IN RE the MARRIAGE OF Tiffany Rose JANUARY, Appellee, and Jeffrey Forrest January, Appellant.
Douglas County District Court No. 13DR30291, Honorable Alex
J. Martinez, Judge
Patierno LLP, Courtney J. Allen, Denver, Colorado, for
Locke Law Firm PC, Teresa D. Locke, Denver, Colorado, for
Following the entry of final orders in her dissolution of
marriage case, Tiffany Rose January (mother) sought remedial
sanctions against Jeffrey Forrest January (father) for, among
other things, not paying his share of their daughters
tutoring expenses. The magistrate found father in remedial
contempt and imposed sanctions consisting of the tutoring
expenses and mothers attorney fees incurred in connection
with the contempt proceeding. Father objected to the amount
of attorney fees awarded to mother. The magistrate has yet to
rule on the objection.
The district court agreed with and adopted the magistrates
order awarding the tutoring expenses to mother. Father
appeals the district courts ruling.
In light of the procedural posture of fathers appeal, we
consider whether a contempt order is final and appealable
during the pendency of an objection to the amount of attorney
fees ordered "in connection with" the remedial
contempt sanction. Because we conclude the answer is no, we
dismiss fathers appeal, without prejudice.
In doing so, we respectfully disagree with the holding in
Madison Capital Co. v. Star Acquisition VII I, 214
P.3d 557, 560 (Colo.App. 2009), and side with the line of
authority holding that "reasonable attorneys fees in
connection with the contempt proceeding" are a component
of remedial sanctions under C.R.C.P. 107(d)(2). See
People v. Shell, 148 P.3d 162, 178 (Colo. 2006);
Aspen Springs Metro. Dist. v. Keno, 2015 COA 97, ¶
34, 369 P.3d 716, 724; In re Marriage of Webb, 284
P.3d 107, 109 (Colo.App. 2011); In re Lopez, 109
P.3d 1021, 1024 (Colo.App. 2004); Eichhorn v.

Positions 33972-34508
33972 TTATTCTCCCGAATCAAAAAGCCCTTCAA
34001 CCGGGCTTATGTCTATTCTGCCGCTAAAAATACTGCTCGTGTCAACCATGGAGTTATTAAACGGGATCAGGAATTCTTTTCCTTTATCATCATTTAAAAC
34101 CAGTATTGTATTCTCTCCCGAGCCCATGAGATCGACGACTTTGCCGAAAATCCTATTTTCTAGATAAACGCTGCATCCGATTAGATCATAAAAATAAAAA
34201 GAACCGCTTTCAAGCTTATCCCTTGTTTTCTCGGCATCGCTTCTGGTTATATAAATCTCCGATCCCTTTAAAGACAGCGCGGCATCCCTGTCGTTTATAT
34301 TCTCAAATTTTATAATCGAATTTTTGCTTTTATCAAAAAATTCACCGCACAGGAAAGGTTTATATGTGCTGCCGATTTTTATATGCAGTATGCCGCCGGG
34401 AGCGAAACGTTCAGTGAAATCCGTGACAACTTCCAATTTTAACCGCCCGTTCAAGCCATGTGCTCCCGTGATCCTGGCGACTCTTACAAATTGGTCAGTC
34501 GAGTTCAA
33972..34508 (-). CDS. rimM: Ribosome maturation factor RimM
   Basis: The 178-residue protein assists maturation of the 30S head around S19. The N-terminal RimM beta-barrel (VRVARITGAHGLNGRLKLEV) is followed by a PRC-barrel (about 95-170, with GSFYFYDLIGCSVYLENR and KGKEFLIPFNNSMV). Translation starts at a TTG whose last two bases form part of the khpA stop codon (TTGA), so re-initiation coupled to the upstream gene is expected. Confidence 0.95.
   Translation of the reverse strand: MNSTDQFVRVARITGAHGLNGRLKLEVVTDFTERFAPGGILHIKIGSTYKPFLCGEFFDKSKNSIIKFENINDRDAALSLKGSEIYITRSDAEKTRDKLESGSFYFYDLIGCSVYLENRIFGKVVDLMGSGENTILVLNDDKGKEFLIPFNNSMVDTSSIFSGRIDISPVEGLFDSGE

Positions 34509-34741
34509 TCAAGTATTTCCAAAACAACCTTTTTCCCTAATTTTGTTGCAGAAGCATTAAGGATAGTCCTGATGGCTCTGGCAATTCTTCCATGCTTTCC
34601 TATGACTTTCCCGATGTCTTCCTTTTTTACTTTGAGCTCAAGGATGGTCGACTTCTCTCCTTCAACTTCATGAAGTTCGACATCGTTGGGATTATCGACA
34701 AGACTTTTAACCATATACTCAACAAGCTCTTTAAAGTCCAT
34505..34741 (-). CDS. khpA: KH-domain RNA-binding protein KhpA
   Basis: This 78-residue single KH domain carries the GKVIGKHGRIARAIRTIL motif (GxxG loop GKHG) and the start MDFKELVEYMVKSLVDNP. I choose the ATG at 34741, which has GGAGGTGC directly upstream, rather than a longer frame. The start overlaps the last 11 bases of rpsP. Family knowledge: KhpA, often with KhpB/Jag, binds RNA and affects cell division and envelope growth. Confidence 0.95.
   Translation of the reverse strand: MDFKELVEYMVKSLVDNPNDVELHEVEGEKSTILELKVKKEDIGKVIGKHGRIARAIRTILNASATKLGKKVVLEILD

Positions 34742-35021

Kelley, 56 P.3d 124, 126 (Colo.App. 2002); Sec.
Invr Prot. Corp. v. First Entmt Holding
Corp., 36 P.3d 175, 178 (Colo.App. 2001); In re
Marriage of Nussbeck, 949 P.2d 73, 75 (Colo.App. 1997),
revd on other grounds, 974 P.2d 493 (Colo. 1999).
The permanent orders, as relevant to this appeal, require the
parties to share the tutoring expenses in proportion to their
incomes. After father refused to pay his share of the
daughters fifth grade tutoring costs, mother moved under
C.R.C.P. 107 for remedial contempt sanctions in the form of
the tutoring expenses and the attorney fees she incurred in
obtaining the sanctions. See C.R.C.P. 107(d)(2)
("In all cases of indirect contempt where remedial
sanctions are sought, the nature of the sanctions and
remedies that may be imposed shall be described in the motion
or citation."). The parties agree that the attorney fees
"are based on the contempt, and [fathers] ability to
pay the purge of the contempt."
Following an evidentiary hearing, the magistrate found father
in contempt. As a remedial sanction, the magistrate entered a
judgment against father in the amount of $ 1,530 for his
unpaid share of the daughters tutoring expenses and $ 11,630
in attorney fees to mother. See C.R.C.P. 107(d)(2)
(providing that a court may assess "[c]osts and
reasonable attorneys fees in connection with [a] contempt
proceeding ... in the discretion of the court"). The
magistrate gave father an opportunity to challenge the
reasonableness of mothers attorney fees.
Father objected to the award of attorney fees and requested a
hearing under C.R.C.P. 121, section 1-22(2)(c). SeeRoberts v. ...